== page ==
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"To lose the longing..." 
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Post "To lose the longing..."
I was recently re-reading the ITW script and came across a lyric I'd never really understood. It takes place during the Act I Finale, and it's "Into the woods to lose the longing...". What are the characters trying to lose the longing to do? I don't understand this lyric at all. Any explanations would be appreciated.

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Sat Dec 19, 2009 8:21 am
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Young Hoofer
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hmmm... Maybe the Baker's wife is trying to lose the longing of seeing what else is outt there besides the Baker? Because IIRC, after they get the child she is temporarily satisfied with him as a husband.


Sat Dec 19, 2009 8:45 am
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I always related it to Cinderella....loosing the longing of going to the festival/meeting the prince and actually being with him. I guess that could relate to the other characters as well. Loosing the longing of what they want because they actually have it (or at least think they do).


Sat Dec 19, 2009 10:34 am
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I think it's for all the characters to lose the longing of constantly wanting more. It's their constant desire for more and more that leads to the disasters of Act 2. But that's just my thought haha.

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... to do something just so you don't need/want to do it anymore.


Wed Feb 17, 2010 8:25 pm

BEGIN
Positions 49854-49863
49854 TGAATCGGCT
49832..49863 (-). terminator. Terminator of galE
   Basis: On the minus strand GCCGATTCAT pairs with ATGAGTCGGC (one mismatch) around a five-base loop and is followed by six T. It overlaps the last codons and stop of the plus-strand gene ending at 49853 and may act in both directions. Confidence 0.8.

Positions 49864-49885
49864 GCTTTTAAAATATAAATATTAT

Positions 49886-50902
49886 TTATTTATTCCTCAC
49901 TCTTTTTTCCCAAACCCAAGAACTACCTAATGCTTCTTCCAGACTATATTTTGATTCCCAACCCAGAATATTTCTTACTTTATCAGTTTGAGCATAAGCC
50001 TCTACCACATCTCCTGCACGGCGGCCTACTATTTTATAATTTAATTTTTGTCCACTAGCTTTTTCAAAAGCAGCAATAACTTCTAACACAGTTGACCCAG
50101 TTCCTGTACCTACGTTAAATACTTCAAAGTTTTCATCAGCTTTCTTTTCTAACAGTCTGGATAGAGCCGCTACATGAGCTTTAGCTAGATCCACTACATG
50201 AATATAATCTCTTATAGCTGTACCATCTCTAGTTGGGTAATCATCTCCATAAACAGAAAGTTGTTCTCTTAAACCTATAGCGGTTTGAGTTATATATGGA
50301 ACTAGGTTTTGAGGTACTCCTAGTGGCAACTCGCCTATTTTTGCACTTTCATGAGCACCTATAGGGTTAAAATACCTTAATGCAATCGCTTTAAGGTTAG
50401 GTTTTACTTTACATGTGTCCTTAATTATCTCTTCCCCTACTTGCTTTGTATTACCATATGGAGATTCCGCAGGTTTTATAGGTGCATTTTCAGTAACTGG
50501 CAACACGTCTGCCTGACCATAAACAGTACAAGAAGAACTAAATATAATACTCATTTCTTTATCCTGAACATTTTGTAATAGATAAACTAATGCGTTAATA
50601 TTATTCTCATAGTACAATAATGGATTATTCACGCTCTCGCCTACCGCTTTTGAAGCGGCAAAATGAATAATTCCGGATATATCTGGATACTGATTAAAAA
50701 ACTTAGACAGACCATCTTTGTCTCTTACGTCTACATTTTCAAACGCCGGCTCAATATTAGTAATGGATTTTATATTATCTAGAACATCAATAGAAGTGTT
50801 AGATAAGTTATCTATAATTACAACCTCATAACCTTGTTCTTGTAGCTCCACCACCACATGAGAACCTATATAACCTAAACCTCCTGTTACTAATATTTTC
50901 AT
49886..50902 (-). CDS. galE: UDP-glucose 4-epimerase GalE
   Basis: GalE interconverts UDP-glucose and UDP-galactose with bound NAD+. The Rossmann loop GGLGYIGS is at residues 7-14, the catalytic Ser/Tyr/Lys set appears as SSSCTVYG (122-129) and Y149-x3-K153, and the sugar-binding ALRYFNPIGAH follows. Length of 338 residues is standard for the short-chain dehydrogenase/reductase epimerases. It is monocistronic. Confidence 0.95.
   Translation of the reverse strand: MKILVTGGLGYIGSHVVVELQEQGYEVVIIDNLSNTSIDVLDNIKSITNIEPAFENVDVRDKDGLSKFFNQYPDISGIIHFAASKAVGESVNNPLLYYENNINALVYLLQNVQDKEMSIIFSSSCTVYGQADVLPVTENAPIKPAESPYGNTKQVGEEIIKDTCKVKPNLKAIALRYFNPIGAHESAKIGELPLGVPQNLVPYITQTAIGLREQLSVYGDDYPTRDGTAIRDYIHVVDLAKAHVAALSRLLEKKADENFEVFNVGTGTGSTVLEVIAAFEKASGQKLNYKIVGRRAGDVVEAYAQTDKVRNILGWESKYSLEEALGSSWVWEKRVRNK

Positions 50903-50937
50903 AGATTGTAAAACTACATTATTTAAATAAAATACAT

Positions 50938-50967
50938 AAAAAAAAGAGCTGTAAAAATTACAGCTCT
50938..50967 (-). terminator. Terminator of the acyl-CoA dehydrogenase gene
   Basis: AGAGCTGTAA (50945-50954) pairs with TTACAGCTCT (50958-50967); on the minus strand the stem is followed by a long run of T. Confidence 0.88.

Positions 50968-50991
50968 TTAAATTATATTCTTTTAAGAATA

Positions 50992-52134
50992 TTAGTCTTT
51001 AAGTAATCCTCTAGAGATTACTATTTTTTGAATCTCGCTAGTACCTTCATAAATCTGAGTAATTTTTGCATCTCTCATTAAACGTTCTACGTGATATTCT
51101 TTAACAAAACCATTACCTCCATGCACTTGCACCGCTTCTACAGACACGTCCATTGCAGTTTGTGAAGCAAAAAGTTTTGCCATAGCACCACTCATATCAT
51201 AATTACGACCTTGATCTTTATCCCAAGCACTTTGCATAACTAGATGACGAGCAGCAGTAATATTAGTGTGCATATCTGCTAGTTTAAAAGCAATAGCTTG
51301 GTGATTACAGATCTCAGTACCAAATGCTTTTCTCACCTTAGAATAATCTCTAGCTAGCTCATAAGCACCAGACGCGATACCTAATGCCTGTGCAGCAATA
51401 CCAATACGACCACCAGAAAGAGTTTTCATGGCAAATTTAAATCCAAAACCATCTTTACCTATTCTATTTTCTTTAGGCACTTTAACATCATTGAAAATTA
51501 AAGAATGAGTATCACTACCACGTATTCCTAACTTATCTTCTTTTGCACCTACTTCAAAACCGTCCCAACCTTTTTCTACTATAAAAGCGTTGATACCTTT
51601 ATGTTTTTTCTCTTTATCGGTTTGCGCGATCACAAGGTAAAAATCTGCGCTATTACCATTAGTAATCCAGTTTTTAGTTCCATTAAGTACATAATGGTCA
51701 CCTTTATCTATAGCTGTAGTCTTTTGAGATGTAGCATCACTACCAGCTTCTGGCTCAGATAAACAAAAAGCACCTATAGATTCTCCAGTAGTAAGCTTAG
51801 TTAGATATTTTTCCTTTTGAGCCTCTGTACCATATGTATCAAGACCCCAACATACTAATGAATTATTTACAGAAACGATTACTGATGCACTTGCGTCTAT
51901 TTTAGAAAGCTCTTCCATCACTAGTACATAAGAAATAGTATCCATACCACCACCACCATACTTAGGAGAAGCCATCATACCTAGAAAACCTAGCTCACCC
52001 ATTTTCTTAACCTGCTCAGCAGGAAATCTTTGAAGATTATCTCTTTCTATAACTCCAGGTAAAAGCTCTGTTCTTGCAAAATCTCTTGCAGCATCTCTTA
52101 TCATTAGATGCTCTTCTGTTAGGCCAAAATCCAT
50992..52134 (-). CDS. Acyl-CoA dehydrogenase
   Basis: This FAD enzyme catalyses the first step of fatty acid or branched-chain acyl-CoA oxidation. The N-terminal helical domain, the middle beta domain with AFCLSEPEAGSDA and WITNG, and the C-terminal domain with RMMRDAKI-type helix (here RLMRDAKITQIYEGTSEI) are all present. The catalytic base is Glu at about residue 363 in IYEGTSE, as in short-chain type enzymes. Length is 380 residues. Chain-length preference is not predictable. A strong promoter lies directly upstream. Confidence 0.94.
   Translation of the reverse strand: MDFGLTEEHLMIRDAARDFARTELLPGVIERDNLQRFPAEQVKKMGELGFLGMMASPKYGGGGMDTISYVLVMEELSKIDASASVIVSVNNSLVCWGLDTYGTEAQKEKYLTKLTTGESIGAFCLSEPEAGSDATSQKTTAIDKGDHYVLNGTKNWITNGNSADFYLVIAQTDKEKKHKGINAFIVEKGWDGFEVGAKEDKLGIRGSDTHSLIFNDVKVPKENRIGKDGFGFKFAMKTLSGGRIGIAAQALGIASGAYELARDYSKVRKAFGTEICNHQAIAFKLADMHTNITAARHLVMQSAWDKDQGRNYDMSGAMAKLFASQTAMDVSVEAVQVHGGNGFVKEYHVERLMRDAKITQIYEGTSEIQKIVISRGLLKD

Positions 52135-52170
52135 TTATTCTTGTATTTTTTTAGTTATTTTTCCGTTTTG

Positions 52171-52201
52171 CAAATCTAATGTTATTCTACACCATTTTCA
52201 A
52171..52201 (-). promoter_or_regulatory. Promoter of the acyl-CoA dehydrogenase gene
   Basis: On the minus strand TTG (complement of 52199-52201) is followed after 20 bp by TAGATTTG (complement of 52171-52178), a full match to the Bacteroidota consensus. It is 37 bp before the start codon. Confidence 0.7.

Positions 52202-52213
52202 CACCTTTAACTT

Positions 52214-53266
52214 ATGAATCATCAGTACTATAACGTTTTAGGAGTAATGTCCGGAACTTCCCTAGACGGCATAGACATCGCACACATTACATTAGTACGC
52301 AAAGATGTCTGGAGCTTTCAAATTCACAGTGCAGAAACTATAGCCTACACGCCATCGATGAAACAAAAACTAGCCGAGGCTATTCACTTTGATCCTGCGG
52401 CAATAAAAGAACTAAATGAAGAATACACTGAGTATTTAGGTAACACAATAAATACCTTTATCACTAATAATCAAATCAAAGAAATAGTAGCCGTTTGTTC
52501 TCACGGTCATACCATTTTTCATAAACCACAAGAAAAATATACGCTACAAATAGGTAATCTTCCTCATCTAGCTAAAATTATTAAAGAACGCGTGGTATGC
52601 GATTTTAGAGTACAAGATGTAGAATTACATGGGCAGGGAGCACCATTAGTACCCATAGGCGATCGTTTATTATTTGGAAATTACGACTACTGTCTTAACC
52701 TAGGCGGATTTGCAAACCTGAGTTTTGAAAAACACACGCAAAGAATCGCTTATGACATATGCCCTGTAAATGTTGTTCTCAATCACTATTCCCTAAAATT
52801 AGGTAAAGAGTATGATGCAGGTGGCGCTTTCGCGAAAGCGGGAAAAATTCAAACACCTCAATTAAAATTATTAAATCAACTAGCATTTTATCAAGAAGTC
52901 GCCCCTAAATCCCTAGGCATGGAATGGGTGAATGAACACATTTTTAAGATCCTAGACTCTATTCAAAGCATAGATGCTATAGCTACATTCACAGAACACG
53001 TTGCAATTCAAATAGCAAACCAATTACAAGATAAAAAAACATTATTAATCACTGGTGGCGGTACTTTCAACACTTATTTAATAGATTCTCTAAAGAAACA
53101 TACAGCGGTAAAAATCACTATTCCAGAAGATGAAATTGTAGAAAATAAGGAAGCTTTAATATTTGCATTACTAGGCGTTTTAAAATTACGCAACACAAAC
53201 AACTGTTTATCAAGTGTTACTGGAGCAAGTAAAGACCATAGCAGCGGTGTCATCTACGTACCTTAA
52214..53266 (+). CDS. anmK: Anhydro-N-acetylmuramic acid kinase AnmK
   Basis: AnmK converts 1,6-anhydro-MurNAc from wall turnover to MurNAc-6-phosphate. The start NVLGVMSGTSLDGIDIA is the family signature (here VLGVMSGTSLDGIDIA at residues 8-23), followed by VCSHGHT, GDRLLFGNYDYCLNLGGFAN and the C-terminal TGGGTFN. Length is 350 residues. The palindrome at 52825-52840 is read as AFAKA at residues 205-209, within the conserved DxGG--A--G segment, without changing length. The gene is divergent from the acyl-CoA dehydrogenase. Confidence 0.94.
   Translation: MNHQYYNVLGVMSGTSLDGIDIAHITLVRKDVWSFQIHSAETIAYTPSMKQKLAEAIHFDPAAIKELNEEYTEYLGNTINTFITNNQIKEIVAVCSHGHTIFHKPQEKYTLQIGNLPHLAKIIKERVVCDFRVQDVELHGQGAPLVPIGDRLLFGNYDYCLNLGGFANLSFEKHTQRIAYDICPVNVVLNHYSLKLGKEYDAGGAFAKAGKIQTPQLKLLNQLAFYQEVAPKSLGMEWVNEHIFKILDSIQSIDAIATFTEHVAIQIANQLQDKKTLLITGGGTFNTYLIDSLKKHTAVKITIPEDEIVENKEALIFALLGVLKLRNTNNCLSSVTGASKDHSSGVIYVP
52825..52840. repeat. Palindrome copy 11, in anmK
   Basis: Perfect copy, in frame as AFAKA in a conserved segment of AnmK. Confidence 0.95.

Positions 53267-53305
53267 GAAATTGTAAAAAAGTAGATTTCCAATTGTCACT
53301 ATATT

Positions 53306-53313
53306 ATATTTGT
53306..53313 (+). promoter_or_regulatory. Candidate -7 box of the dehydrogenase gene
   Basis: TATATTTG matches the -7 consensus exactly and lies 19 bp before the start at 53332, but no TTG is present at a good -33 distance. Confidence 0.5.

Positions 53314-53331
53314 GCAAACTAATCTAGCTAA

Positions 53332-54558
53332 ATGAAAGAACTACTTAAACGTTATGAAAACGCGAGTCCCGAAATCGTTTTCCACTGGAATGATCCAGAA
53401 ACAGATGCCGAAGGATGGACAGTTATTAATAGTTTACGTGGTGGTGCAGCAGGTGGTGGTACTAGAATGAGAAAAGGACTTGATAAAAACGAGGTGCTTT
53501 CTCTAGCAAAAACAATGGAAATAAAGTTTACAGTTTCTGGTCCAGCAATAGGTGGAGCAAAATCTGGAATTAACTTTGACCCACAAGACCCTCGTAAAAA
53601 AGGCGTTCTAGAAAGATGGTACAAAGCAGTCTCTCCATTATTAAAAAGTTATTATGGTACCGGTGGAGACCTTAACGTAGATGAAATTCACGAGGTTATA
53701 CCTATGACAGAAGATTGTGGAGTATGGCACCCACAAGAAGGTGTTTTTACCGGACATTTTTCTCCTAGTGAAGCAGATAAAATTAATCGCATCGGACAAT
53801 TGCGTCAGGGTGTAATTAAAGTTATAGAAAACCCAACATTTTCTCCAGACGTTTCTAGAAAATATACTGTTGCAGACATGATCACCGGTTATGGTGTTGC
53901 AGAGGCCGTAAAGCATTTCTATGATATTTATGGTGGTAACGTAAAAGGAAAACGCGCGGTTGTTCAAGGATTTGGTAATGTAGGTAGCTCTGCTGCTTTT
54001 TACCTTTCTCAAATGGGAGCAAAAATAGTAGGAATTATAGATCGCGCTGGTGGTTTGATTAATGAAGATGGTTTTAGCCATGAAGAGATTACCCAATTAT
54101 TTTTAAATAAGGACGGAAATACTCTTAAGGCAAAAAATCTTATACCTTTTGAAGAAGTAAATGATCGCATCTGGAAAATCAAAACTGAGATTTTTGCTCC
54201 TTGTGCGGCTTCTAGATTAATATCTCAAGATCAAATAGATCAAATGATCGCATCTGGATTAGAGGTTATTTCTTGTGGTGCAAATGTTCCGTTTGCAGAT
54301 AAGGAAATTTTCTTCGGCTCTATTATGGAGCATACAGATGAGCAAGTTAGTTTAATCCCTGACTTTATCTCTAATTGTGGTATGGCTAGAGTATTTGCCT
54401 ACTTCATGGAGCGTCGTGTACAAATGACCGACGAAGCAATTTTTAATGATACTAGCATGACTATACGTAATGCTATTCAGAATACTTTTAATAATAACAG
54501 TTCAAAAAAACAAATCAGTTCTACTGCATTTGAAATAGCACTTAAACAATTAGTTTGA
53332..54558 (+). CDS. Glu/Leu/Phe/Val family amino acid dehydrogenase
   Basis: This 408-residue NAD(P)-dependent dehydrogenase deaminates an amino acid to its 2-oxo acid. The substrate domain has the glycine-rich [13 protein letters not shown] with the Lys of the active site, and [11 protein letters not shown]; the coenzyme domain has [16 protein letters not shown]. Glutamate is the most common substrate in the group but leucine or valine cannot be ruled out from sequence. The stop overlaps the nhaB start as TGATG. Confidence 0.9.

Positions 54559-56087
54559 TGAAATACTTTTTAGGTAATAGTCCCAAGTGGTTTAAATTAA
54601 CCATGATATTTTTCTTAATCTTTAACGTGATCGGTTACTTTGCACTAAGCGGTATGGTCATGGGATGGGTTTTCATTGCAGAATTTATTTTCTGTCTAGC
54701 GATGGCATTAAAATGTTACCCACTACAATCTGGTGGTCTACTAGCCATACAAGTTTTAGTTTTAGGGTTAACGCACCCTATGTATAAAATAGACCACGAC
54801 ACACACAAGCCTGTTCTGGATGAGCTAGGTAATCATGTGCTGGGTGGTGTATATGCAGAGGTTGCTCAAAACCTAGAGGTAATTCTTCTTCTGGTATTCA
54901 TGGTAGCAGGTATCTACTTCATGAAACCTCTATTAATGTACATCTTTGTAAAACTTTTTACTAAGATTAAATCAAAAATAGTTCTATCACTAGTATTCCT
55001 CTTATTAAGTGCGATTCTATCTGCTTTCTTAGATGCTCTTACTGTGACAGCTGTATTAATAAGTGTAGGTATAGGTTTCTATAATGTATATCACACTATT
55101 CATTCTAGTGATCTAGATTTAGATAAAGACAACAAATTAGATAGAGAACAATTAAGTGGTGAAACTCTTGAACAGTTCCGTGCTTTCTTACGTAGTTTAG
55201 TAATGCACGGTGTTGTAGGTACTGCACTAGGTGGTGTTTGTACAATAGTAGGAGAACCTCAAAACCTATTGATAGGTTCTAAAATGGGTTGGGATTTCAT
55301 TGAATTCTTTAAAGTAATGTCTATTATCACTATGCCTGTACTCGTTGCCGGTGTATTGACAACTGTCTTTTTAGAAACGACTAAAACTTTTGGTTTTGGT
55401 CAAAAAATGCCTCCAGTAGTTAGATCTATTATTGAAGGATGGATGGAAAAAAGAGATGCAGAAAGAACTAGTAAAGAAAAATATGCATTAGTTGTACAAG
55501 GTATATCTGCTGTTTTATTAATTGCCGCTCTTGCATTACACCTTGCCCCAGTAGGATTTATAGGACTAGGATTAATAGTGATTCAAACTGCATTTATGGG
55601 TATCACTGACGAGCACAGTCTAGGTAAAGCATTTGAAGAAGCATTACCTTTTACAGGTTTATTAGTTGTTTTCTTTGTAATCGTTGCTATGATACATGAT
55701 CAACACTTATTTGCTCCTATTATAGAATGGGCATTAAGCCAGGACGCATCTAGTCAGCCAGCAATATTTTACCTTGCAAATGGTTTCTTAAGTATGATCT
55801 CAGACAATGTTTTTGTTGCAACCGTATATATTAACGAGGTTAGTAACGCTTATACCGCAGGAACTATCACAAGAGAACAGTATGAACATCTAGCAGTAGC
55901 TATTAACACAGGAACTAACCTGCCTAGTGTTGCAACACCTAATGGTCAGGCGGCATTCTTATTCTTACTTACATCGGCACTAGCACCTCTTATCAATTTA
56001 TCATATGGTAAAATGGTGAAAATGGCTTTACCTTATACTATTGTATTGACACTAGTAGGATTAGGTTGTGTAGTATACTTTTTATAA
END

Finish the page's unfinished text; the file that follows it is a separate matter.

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Post Re: "To lose the longing..."
To me, this line sums up the whole show. All of these characters constantly desire something, and once they get it, they still can't truly be satisfied. The Baker's Wife wants a child, and she has one - but it's not enough, and so she has her "moment in the woods" with Cinderella's Prince. The Princes want to find a wife, but once they find one, they get bored and want someone else (Agony Reprise). The Witch wants youth and beauty, and once she gets those, she loses her power. Rapunzel wants freedom and experience and dies for it. Cinderella wants the excitement of the festival without the consequences. The whole show is about wish fulfillment - they spend the whole play trying to "lose the longing," but in getting their wishes, they find out that A.) they were better off beforehand, or B.) they still want more.


Wed Nov 17, 2010 7:20 pm
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Post Re: "To lose the longing..."
Well...everyone summed up what I was gonna say...haha.
Yeah, the longing of what they wish for (individually). Then their constant wanting leads to their demise.

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